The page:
Erin Bregman, EAP 2014/15 Arts & Enterprise fellow first met San Francisco Awesome Foundation founder Jesse Taggert when Little Opera became an Awesome Foundation grantee in 2011.
Erin: I was just reading about the origins of the Awesome Foundation, and see that it started with Tim Hwang in Boston in 2008/2009. Were you involved in the early days of the Awesome Foundation? How did you first get involved?
Jesse: I spun up the San Francisco chapter in May of 2010. I think we were the third chapter to launch, or close to it. I had just started to “use Twitter” and saw some tweets about this interesting thing happening back in Boston, where I originally moved from. I loved the idea, and gently gave them a hard time for having an awesome board of all guys (I actually didn’t realize at the time that some of the names on their board were in fact those of women). Once they had a few friends in San Francisco interested, they contacted me and asked if I wanted to start the San Francisco chapter.
Erin: What does it take to found a chapter of the Awesome Foundation?
Jesse: You just need ten people who want to donate $100/month each. Chapters are decentralized, self-funding units. If you can pull together a group of folks that are willing to crowd source $1,000 a month and have a good (and kind and just) sense of awesome, you can do it to.
Erin: What was the strangest application you remember receiving?
Jesse: Ha! There are so many contenders. The guy that wanted $1000 to sit in a coffee shop and write while high, a fellow who wanted to buy a firearm with a grant. My personal, plausible favorite, that I still wish we funded, was a scholar in Bhutan (or perhaps Nepal) who wanted to create a dictionary of a dying local dialect. Another chapter, I later found out, did end up funding that. I can only imagine what some of the applications have been in the last two years since I moved on.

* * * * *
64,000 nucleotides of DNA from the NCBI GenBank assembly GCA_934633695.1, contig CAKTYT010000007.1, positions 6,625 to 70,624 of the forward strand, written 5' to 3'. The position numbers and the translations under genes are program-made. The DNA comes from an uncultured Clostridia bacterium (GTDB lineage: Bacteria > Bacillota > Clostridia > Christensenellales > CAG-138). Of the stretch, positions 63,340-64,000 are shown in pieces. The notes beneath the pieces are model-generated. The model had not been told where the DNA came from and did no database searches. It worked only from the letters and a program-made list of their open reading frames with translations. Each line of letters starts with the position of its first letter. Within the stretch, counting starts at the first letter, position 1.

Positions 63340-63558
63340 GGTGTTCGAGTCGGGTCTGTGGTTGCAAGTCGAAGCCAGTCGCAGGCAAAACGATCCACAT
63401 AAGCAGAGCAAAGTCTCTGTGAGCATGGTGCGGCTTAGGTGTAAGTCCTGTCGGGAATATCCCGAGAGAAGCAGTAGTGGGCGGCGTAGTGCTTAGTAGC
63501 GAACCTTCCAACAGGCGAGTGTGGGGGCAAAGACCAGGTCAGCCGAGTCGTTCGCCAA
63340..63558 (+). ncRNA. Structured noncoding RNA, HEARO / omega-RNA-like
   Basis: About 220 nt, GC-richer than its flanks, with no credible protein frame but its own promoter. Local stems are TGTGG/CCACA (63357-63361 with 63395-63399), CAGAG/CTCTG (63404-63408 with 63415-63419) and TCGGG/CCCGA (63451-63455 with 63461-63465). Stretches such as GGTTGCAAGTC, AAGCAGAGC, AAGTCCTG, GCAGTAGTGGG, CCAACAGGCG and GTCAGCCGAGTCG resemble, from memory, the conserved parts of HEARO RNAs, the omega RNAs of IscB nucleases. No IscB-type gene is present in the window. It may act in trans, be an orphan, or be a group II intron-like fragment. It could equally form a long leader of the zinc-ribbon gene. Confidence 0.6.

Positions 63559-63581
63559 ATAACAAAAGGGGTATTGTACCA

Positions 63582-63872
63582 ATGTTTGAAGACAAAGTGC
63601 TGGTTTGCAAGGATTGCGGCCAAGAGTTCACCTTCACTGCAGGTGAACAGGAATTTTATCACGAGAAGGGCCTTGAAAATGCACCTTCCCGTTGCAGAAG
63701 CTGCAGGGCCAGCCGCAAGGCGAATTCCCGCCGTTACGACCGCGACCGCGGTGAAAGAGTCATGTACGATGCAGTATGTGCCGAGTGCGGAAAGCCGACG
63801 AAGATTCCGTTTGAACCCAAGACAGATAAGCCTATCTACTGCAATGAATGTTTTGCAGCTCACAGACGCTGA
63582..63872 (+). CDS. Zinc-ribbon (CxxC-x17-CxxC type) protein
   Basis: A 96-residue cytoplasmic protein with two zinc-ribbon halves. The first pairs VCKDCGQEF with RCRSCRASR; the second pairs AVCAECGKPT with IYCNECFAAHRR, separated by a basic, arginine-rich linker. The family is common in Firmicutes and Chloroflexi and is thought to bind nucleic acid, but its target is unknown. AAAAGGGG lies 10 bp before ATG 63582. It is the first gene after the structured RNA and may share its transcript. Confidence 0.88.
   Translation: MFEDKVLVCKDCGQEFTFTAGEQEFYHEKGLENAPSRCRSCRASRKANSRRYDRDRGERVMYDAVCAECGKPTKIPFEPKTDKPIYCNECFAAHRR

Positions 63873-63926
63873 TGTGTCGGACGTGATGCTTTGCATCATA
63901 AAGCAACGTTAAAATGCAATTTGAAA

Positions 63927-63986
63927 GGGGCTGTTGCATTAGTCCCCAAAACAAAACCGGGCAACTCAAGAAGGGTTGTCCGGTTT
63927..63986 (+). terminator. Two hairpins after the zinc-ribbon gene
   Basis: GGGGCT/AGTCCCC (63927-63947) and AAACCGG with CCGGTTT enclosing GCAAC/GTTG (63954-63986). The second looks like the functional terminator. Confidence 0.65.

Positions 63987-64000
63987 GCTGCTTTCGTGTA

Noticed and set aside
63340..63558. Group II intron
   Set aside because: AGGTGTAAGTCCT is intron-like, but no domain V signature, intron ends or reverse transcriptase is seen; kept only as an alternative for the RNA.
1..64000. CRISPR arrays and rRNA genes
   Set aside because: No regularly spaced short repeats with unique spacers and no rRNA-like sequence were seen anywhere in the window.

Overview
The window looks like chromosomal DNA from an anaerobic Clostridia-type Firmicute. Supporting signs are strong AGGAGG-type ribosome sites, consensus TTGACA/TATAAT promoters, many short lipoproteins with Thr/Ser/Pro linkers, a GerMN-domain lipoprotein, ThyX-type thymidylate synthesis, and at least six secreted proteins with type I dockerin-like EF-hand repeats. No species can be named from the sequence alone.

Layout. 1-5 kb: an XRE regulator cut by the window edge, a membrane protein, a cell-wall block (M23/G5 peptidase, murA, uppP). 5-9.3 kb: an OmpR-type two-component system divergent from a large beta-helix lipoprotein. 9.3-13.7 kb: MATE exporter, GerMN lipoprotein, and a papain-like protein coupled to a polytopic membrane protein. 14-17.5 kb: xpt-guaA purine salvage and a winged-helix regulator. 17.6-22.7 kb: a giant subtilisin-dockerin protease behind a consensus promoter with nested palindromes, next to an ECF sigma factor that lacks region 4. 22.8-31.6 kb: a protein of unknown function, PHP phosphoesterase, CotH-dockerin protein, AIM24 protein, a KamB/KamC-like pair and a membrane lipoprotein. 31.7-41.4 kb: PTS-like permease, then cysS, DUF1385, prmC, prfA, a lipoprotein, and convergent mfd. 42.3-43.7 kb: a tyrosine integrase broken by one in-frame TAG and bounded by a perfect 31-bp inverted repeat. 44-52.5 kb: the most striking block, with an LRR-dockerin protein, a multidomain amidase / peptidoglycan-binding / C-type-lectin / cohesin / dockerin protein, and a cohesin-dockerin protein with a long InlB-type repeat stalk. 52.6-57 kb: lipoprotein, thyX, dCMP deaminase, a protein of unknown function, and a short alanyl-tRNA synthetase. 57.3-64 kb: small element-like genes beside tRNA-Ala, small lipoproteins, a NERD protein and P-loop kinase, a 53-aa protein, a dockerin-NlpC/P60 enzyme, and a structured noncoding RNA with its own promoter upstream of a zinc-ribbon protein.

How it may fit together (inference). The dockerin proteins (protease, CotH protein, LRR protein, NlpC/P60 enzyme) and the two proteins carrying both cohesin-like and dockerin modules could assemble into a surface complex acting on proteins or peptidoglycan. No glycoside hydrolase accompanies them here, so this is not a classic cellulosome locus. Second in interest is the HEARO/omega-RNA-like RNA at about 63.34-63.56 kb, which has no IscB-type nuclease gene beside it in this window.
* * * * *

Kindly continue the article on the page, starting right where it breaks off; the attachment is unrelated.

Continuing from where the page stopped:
Erin: What would a typical conversation be like among trustees, as you tried to decide who to award the grant to in a given month?
Jesse: There was never a typical conversation, except for our occasional digressions into deep unanswerable questions like “just what is awesome?” Some months, there’d be an obvious grant application that just hit the mark. We valued quirky and artsy over purely needs-based asks. We also wanted to support people (and this often meant individuals or small groups over established non-profits) who may never have done an outward facing project before. The stakes were low — from a single trustee’s point of view it was $100 a shot. So if some projects didn’t pan out, it was okay. You still had eleven more to invest in.
Erin: Do you think the model would work as well with a different dollar amount? Or is there something about $1,000 that hits a sweet spot?
Jesse: I’d often joke that $1,000 does not get you much in San Francisco these days, but that amount can mean a lot to people. There’s also the power of the symbolic gesture of awarding faith to a person, no matter the financial amount.
Erin: There are more than 80 active chapters of the Awesome Foundation operating around the world right now. Why do you think the Awesome Foundation has been so successful?
Jesse: It’s low risk investment giving. Or “Mini-Macarthur grants”, to use Tim’s phrase. At the same time, you’re having a great time meeting people in your community. The simple online application and the low pressure protocol for awarding grants is just plain fun! And then meeting the folks you give the award to and attending their events is so so so rewarding.
Erin: Is there much communication or interaction between the different chapters?
Jesse: For sure. There’s a cross-chapter email group list that is active, and every year or so there’s an international “Awesome Summit”. So far the summit’s been held in Boston, New York, and Ottowa. The first year we had it, we spent the first few hours just walking around and talking to each other in awe. “You exist! Tell me all about what it’s like in Boston, Sydney, Philadelphia, Nova Scotia, Seattle, Houston…” We talk a lot about what makes awesome, how to keep trustees engaged, how to get good applicants.
Although I finally “retired” to do more of my own creative work, I think about the Awesome Foundation often and am still in touch with some of the current trustees. The San Francisco chapter doesn’t have the bandwidth to do a lot of promotion, but they are still out there awarding $1000 grants, month after month. Check them out!
Featured: Grow’n & Chef’n Proper in Lower W. Oakland!. May 2015 Grantee.